2.1.3- Functional approach to SLA

Functional theory of SLA holds that language is mainly used for communicating and without users, language does not exist (VanPatten, 2008; 57). There has been considerable difference in instruction of ESL for functional and analytical or intellectual purposes. The functional approach is narrow and only emphasizes upon providing very basic competence in English language. It deprives the participant of functional ESL program from reading comprehension development, vocabulary, and effective spoken skills (Tollefson, 1995). Occupational programs of ESL have not yet removed this inconsistency regarding instruction of English with two different approaches (Warschauer, 2000).

2.2 Historical background

The historical background section will introduce the institutional evolution of work-based learning (WBL) and ESL in U.K. With primary focus on WBL and ESL in U.K, reference to development in U.S. shall also be made to holistically acquaint the reader about the development of ESL. Following sub-section describes WBL and its historical background.

2.2.1 Work-based learning (WBL)

Work-based learning is related to on-job training to enhance skills of, language and numeracy to increase the chances of employability for an individual. In U.K, ‘sitting next to Nellie’ was the program in early 1950s in which new employees were placed with an experienced worker to learn skills used in job performance. After the introduction of competency based assessment, the learning aspect of an individual got back-tracked but recently, the British government, since 2000s has emphasized the role of work-based learning to enhance language and numeracy as well as technical skills of young and adult workforce (Moore, 2012).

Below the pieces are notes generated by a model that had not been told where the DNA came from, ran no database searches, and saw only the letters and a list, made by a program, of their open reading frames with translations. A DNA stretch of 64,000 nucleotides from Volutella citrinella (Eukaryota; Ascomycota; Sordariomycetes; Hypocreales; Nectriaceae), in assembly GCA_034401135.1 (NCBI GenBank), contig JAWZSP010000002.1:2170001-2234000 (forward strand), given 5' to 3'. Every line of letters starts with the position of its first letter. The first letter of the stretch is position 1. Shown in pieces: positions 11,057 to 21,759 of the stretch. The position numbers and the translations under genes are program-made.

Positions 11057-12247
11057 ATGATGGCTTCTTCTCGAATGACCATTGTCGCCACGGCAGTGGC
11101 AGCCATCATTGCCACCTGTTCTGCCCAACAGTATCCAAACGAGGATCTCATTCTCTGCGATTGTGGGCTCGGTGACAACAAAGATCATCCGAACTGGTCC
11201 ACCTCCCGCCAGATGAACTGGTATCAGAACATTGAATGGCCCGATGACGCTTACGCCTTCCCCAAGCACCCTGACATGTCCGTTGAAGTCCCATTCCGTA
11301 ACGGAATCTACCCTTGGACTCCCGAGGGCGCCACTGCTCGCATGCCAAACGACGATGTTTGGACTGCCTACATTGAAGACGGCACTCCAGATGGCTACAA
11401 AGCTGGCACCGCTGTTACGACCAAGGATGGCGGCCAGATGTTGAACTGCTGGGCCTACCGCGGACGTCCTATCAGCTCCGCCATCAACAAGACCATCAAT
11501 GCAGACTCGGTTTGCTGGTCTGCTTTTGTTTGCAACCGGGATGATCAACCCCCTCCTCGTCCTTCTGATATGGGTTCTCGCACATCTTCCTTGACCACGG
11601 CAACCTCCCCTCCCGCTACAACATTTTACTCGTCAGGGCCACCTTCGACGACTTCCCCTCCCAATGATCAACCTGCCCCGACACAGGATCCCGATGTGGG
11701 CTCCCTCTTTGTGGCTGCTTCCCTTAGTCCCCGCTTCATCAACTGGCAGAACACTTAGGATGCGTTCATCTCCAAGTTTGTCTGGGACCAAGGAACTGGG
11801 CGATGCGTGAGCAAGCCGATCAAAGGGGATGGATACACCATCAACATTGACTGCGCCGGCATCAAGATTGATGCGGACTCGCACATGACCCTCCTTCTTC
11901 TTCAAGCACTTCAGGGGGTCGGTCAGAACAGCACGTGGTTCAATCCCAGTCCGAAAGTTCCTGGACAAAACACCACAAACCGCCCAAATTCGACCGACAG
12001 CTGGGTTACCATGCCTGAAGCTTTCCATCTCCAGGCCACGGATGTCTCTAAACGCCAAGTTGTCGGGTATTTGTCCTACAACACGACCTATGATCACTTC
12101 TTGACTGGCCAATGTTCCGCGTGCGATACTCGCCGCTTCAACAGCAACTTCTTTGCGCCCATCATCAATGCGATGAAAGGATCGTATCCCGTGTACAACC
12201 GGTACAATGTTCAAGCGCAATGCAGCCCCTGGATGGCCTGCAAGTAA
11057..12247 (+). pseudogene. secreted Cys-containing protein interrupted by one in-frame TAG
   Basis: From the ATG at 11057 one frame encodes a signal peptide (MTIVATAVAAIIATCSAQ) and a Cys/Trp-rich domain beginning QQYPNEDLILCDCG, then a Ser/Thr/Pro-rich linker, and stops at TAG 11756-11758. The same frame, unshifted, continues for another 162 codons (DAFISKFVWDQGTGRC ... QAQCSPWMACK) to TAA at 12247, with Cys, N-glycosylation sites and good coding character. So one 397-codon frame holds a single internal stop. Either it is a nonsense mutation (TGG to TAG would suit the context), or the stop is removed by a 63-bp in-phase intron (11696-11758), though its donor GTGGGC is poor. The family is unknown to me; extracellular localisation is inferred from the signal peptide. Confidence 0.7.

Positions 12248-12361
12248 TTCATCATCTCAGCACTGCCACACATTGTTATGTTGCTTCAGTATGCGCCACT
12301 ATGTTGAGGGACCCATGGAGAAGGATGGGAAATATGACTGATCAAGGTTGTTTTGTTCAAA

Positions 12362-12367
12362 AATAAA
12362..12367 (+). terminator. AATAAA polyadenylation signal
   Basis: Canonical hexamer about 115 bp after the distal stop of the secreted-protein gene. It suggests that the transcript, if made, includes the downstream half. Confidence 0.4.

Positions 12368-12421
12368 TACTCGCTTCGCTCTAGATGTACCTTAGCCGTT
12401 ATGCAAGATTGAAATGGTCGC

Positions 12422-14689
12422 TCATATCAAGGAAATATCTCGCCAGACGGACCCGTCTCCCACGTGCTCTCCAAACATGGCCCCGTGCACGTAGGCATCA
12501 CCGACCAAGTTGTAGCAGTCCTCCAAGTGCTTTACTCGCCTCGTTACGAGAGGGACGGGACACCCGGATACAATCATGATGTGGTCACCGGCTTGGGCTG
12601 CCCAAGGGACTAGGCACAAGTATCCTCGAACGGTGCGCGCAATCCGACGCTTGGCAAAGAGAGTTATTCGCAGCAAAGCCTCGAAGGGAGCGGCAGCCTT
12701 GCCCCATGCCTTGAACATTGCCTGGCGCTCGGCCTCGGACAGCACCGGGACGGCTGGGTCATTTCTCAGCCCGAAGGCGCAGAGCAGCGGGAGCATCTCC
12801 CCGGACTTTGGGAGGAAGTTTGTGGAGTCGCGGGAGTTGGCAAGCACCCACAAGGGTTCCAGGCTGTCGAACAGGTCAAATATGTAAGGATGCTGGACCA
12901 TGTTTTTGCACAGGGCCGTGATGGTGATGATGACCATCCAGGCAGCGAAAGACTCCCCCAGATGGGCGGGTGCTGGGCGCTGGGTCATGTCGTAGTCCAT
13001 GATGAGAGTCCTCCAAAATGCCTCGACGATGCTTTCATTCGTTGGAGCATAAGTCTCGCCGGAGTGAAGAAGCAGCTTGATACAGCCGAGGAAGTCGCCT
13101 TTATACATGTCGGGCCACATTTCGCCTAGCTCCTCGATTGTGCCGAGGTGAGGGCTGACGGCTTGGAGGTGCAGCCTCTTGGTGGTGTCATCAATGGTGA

2.2.2 Adult literacy and ESL

Adult literacy in U.K has been redefined after the Moser report reviewed the Adult Basic Education (ABE) in 1999 that described what literacy is and how the government may address the issue of inadequate literacy among adults. Literacy is categorized as functional, critical, and liberal concept of literacy. Functional form of literacy refers to reading and writing abilities that enable a person to function in a group or alone. Critical literacy relates to a person’s ability to not only read the words but also the world around. The critical literacy concept is much holistic and deep as compared to functional. Liberal literacy concept was enabled by humanist movements and in Britain; it is related to adult liberal education. Advantageous classes assume responsibility to educate the disadvantaged groups of society. U.K currently employs a liberal adult literacy concept to educate adult population. English as a second language (ESOL) assumes primary importance in adult literacy programs as language is a medium through which learning in other disciplines take place. Adult literacy, ESOL, and numeracy has been brought to British agenda after Moser report in 1999 that indicated significant percentage of British adults being illiterate and lacking numeracy and language skills. Thus, it is 2000 and afterwards that ESOL and adult literacy efforts have been institutionalized in U.K.